In the second line, patients often receive ado-trastuzumab emtansine (Kadcyla®; T-DM1; Genentech/Roche), but there remains a major unmet medical need in the treatment of HER2-positive breast cancer patients, especially for women with third-line and beyond metastatic breast cancer and women who develop metastatic disease to the brain.** For these women, lapatinib (Tykerb®; Novartis), a tyrosine kinase inhibitor (TKI), and capecitabine (Xeloda®; Genentech/Roche) are often considered as an option.
Ado-trastuzumab emtansine, an antibody-drug conjugate (ADC), is a form of targeted therapy in which monoclonal antibodies targeting specific receptors expressed on tumor cell membranes. Although the drug, which comprises the trastuzumab antibody, a linker, and the tubulin inhibitor DM1, has shown to be effective in the treatment of advanced breast cancer, the majority of patients will eventually develop resistance to this drug.
Based on this observation, various groups of researchers have been working on the development of alternative ADCs. Among the results is [fam] trastuzumab deruxtecan-nxki (Enhertu®; DS-8201a; Daiichi Sankyo and AstraZeneca), a novel ADC incorporating an anti-HER2 antibody, a newly developed, enzymatically cleavable peptide linker, and a novel, potent, exatecan-derivative topoisomerase I inhibitor (DXd). Trastuzumab deruxtecan is designed to deliver a potent cytotoxic payload to HER2-expressing tumor cells while limiting off-target toxicity in normal, healthy cells. The novel peptide-based linker is stable in plasma and is thought to be selectively cleaved by lysosomal enzymes such as cathepsins that are upregulated in the tumor microenvironment.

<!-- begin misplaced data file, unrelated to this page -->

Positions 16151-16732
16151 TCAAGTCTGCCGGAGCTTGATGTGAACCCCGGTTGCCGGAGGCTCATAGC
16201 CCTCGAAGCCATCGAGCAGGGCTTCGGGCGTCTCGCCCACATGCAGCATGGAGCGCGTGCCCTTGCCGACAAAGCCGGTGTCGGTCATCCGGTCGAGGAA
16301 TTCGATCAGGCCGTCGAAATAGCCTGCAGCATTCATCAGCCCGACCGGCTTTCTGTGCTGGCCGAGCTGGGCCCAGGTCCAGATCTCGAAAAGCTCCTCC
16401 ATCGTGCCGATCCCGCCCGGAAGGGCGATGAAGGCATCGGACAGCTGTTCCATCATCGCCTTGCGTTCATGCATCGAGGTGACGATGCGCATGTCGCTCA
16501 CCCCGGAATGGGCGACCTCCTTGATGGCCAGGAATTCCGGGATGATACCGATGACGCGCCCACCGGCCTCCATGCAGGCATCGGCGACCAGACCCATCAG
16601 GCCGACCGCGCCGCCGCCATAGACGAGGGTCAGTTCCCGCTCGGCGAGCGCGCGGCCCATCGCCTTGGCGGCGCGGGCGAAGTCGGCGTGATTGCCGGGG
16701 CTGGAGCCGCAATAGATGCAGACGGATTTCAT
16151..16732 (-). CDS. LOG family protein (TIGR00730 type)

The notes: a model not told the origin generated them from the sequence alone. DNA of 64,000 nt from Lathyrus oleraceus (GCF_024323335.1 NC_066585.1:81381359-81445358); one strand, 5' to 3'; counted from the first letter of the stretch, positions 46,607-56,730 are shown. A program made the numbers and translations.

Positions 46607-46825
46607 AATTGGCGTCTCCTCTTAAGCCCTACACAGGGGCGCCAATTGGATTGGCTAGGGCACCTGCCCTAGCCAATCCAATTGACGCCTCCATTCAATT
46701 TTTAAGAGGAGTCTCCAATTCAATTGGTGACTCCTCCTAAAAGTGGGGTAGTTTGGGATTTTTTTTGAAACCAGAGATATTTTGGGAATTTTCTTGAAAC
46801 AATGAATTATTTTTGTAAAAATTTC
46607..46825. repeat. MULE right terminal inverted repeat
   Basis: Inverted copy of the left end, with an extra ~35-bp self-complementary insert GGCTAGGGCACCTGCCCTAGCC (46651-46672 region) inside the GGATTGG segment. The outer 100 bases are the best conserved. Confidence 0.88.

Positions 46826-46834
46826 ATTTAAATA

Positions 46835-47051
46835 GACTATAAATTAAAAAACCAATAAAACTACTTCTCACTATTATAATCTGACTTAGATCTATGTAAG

Trastuzumab deruxtecan has a drug-to-antibody-ratio (DAR) of 8, which is higher than that of trastuzumab emtansine (3.5), making the drug more effective against cancers with low-HER2 expression.
Byondis’ [vic-] trastuzumab duocarmazine which includes the same antibody as trastuzumab emtansine and trastuzumab deruxtecan, has excellent targeting and specific anti-tumor activity against HER2. But in contrast to trastuzumab emtansine, which has a non-reducible thioether linker, N-succinimidyl-4-(N-maleimidomethyl) cyclohexane-1-carboxylate (SMCC, designated MCC after conjugation) and releases the Lys-linker-payload to kill the cells, trastuzumab duocarmazine has a cleavable linker and a duocarmycin prodrug payload known as seco-DUBA, which is effective in the picomolar range. As a result, [vic-] trastuzumab duocarmazine has a similar targetability in comparison to trastuzumab emtansine, but, at the same time, also reduces trastuzumab emtansine resistance and demonstrates improved efficacy in heterogeneous tumors.